One of the things I’ve learned while job hunting is that employers aren’t fans of gaps in your employment record.
Recruitment and resume writing companies say it’s a bad look, as if you’ve been lying on a beach in Rarotonga eating pineapple and pretending to write the great Australian novel the whole time.
Which admittedly doesn’t sound bad as a lifestyle, but for almost all of us that’s not really anything like the reality.
The fact is, when you’re out of work you do have a job – which is getting a job.
I’ve found there are some things you can do during the job search period which can help fill in some of the gaps, real or perceived.
One of the best is adding new and relevant skills by doing short courses.
There are often short further education courses run by universities and polytechs (TAFE here in Australia) which give you an actual qualification, which looks pretty good on your CV.
If you don’t want to spend actual money, there are some really excellent courses available on the internet.
LinkedIn, which I use as my primary social media outreach tool for my job search has an absolutely brilliant set of online courses on all kinds of career enhancing skills, called LinkedIn Learning.
The total number of courses is reportedly up around 16,000, and it actually suggests some for you based on your LinkedIn profile and interests, which is why I am currently halfway through a course in using Adobe Spark video.
Yes, they are at their core video presentations with infographics and slides, but with most of the education sector closed to classroom activities, this sort of digital instruction is becoming pretty standard.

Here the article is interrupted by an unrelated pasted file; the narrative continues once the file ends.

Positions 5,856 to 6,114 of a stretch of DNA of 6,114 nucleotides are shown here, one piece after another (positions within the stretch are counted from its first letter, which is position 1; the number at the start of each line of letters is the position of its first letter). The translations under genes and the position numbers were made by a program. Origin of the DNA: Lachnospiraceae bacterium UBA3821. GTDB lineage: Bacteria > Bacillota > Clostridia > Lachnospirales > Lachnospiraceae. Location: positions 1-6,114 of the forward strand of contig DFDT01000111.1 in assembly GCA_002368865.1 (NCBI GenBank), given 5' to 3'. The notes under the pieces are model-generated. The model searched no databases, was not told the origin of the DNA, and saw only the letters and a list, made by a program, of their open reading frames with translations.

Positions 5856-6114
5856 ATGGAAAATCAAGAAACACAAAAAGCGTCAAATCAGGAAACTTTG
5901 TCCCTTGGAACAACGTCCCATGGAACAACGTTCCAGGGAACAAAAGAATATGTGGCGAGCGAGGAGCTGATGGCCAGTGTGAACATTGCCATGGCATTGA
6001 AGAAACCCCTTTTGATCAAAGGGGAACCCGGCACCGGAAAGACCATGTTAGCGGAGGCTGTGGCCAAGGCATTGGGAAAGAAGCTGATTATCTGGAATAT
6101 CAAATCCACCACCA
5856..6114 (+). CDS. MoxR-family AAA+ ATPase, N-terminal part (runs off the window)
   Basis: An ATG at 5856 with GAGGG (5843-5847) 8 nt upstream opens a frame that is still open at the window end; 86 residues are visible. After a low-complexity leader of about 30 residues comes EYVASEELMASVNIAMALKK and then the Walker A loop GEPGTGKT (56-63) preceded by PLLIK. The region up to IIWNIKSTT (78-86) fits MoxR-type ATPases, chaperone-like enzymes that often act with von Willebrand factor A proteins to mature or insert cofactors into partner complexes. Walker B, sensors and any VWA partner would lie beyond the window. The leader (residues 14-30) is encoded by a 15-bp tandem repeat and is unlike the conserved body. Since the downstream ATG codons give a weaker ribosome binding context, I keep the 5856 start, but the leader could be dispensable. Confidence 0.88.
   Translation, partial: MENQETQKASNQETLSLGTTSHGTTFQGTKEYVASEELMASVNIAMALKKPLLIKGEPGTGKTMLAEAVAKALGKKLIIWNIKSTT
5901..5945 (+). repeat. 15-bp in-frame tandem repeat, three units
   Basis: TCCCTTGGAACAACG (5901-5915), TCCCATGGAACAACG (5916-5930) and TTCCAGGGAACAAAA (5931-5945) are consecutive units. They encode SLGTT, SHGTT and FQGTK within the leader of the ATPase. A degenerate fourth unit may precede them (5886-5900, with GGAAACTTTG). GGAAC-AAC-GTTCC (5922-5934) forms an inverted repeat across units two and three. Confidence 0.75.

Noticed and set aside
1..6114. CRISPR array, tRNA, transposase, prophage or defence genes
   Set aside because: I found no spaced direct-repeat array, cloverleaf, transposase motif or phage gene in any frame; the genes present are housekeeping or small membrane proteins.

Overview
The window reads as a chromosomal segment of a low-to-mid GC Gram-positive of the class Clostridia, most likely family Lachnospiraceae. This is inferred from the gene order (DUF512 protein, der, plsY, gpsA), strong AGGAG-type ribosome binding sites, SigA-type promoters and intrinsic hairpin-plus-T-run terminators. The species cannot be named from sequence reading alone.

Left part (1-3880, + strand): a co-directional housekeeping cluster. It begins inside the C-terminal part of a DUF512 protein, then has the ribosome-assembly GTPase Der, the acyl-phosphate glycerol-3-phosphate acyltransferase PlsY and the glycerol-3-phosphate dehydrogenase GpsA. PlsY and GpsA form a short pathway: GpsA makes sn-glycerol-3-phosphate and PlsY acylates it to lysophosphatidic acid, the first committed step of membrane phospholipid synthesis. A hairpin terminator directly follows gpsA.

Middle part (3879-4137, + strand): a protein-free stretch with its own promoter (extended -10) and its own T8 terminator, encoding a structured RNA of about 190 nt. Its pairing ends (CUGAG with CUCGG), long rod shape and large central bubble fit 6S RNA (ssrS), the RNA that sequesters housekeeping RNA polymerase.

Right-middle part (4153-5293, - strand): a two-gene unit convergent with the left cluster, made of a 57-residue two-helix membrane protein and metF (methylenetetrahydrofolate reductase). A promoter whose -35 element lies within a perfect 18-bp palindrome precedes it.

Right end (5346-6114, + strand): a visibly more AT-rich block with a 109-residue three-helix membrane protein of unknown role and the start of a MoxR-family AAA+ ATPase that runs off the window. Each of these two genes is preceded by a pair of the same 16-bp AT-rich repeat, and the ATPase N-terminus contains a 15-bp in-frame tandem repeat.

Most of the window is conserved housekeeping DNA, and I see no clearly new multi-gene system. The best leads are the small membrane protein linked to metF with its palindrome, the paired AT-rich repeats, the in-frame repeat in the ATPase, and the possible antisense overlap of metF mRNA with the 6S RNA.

We might as well get used to it.
At the end of most of them, you can get a digital certificate of competition, which you can put on your LinkedIn profile.
Another source of excellent quality instructional courses is Hubspot Academy, which operate along similar lines to LinkedIn learning (and is also completely free).
I’m doing one of their courses on Search Engine Optimisation right now, and I can assure you the standard of instruction is very high.
There’s also a one-hour exam at the end, and you only get the digital certificate if you pass, so these are a cut above simply watching a YouTube instructional video.
These sorts of resources are a godsend to those of us on the job market who need to do three things.
1) Upskill ourselves to be competitive with other job seekers.
2) Maintain our knowledge of the latest developments in our field in a fast moving and ever-changing environment and
3) To be able to respond to queries from job interview panels about “gaps in your employment”.
Saying “I have been proactively upskilling myself in the areas of SEO, social media marketing, advanced Excel spreadsheet skills, presentation design and telling stories with data” is a much more effective comeback that “Um….